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Moore is Less in A View to a Kill.

Bitter, Bitter Balcony, Movie Review, A View to a Kill 1985Richard Maibaum,  Michael G. WilsonJohn GlenRoger Moore, Christopher WalkenIan Fleming Bitter,Bitterometer,meter A View to a Kill(1985)
 

Roger Moore’s take of Ian Fleming’s narcissistic hero James Bond is likely topped by better interpretations from 007’s old and new. Yet the charmingly fluffy Moore holds a soft spot in my heart. One of my first clashes with the generational gap between my dad and I was over Roger Moore. He loved Sean Connery as the suave spy, and only saw Moore as the T.V actor from “The Saint.” “How could there be another Bond?” I was a confused 5 year old, still innocent to the grim realities of recasting. As I got older I would catch those TBS Bond marathons in basic cable, and while Sean Connery was ultra-cool as 007 in the likes of “DR. No” and “Goldfinger,” I still sided with Moore’s eyebrow-shifting acting.

Unfortunately, even for a likable gentleman like Roger Moore, sometimes you overstay your welcome. “A View to a Kill” is arguably one of the worst Bond movies, an unceremonious bow for the longest tenured Bond. Set in the gorgeous Bay City of San Francisco, Bond must stop Max Zorin (Christopher Walken), who sets up a diabolical plan to blow up Silicon Valley. Zorin, aided by his henchwoman May Day (Grace Jones), attempt to derail Bond while causing mayhem in the Golden State. Bond must also protect Stacey Sutton (Tanya Roberts), a young heiress and the only person obstructing Zorin’s evil goals.

“A View to a Kill” features talented people at their worst. Even a bad actress like Tanya Roberts can sneak by when better actors like Christopher Walken tank this badly (to Miss Roberts’ credit, her leers of “JAMES” when in peril reveal an ingénue sexuality that is both cheesy and hot). Walken is a total ham as Zorin, who spends most of this movie in maniacal laugh mode. His overacting is as ballooned as those hugely framed glasses he borrowed from George Burns. Perhaps Walken thought he was on the set of an SNL skit, which is what this uninspired film directed by longtime Bond alum John Glen ends up being.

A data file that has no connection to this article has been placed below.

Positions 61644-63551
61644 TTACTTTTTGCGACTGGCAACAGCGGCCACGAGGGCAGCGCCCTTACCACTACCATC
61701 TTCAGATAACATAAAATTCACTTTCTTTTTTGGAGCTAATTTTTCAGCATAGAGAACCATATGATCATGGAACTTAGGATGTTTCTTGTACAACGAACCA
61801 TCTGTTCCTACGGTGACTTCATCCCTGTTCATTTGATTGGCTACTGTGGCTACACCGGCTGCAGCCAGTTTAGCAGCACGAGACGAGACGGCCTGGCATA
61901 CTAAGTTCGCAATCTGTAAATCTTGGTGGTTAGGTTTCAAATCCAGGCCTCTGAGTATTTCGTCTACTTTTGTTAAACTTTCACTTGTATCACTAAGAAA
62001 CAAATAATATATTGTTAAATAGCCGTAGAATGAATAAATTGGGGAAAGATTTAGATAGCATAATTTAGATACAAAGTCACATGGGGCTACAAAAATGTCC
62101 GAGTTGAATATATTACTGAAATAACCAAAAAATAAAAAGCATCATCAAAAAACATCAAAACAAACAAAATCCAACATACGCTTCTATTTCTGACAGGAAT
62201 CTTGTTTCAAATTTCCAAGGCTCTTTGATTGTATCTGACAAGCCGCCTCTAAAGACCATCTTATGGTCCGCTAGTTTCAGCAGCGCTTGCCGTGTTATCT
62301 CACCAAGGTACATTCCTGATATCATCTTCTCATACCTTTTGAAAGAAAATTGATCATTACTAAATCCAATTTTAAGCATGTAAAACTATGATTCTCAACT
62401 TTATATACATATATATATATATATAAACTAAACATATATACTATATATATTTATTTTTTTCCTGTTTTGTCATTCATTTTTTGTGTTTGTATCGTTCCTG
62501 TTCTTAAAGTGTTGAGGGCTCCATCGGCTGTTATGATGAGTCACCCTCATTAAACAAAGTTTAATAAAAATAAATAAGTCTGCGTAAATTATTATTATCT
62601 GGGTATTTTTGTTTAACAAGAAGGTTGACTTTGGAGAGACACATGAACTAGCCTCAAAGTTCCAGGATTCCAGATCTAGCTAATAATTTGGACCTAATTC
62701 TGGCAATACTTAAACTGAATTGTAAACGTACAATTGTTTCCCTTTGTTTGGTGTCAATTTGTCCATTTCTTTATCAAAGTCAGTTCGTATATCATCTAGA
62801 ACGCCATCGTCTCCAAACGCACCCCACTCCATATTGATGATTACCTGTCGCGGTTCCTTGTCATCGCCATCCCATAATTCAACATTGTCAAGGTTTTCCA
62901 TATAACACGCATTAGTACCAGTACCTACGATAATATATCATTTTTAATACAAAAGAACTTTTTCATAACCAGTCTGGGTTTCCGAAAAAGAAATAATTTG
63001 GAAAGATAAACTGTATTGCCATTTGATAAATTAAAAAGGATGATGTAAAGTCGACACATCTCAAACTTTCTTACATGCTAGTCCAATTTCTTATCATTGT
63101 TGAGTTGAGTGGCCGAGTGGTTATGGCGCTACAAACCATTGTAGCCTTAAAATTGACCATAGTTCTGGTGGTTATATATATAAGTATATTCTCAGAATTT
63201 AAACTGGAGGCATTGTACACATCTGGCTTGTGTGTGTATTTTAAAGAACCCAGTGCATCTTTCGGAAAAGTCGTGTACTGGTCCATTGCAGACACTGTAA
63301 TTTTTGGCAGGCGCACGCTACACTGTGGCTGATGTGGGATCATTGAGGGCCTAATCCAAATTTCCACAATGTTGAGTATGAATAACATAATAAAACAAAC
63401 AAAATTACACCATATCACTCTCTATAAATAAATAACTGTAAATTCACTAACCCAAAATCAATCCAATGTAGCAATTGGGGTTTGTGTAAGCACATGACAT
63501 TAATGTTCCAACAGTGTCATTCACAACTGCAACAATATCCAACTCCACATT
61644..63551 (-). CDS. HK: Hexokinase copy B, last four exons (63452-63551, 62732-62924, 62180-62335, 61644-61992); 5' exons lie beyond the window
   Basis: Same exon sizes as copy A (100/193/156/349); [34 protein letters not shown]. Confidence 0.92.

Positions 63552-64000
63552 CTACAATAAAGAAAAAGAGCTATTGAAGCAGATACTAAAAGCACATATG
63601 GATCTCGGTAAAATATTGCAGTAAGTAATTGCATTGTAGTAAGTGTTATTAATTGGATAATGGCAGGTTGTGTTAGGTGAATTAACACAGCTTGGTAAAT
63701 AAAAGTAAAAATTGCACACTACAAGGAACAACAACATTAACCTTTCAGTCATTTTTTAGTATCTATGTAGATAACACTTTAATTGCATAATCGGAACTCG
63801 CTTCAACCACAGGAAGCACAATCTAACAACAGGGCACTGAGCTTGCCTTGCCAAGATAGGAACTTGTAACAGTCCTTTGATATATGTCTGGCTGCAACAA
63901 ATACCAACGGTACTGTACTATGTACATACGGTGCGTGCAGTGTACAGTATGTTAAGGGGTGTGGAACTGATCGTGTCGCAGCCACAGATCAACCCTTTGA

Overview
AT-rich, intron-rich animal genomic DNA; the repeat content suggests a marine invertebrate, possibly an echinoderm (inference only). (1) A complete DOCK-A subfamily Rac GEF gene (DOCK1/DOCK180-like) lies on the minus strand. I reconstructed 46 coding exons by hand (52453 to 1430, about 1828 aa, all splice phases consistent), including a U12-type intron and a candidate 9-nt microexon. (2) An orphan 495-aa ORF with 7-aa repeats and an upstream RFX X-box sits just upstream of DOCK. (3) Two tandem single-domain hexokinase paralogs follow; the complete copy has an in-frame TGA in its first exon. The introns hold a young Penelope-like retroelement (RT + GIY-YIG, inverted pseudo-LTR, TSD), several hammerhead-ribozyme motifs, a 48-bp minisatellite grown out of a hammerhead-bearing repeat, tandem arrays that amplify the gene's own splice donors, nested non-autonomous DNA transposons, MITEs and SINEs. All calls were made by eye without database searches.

Grace Jones is sorely wasted as May Day. Jones is a perfect actress for a Bond girl role in the 1980’s, an eclectic mix of punk and cyborg designed in Andy Warhol’s Factory. May Day could easily wipe the floor with either Bond or Zorin, but then she’s turned from a badass to a kitten when Zorin betrayals her. This movie could at least have the decency to have May Day go out swinging, but instead she finds redemption in an awful kamikaze act. May Day, just like “A View to a Kill” disintegrates in a cloud of smoke.

Ultimately, there is both sadness and relief that “A View to a Kill” was Roger Moore’s last. He was well into his 50’s in 1985, and no camera trickery could make you buy the illusion that it’s really a stunt double hanging on the edge of The Golden Gate Bridge. Even the best element of this movie, Duran Duran’s sync-pop tune “A View to a Kill,” seems meant for a darker, edgier Bond. Moore’s sensibilities fitted a Bond franchise that existed just to raise the spectacle of the prior film, which should have made the grandeur of “Octopussy” the proper adieu. Still, while Moore is inevitably compared to the idol-worshiped forerunner Sean Connery, the humor, grace, and dignity that Moore brought to 007 will always be loved. Hey, at least Moore can say he wasn’t in “Never Say Never Again.”

Trailer:


Pics:
A View to a Kill1985Richard Maibaum,  Michael G. WilsonJohn GlenRoger Moore, Christopher WalkenIan Fleming  A View to a Kill1985Richard Maibaum,  Michael G. WilsonJohn GlenRoger Moore, Christopher WalkenIan Fleming  A View to a Kill1985Richard Maibaum,  Michael G. WilsonJohn GlenRoger Moore, Christopher WalkenIan Fleming  A View to a Kill1985Richard Maibaum,  Michael G. WilsonJohn GlenRoger Moore, Christopher WalkenIan Fleming  A View to a Kill1985Richard Maibaum,  Michael G. WilsonJohn GlenRoger Moore, Christopher WalkenIan Fleming 

Credits:
Directed by: John Glen
Written by: Richard Maibaum, Michael G. Wilson
Based on work(s) by: Ian Fleming
Cast: Roger Moore, Christopher Walken


Source of the Bitter: John Rojas

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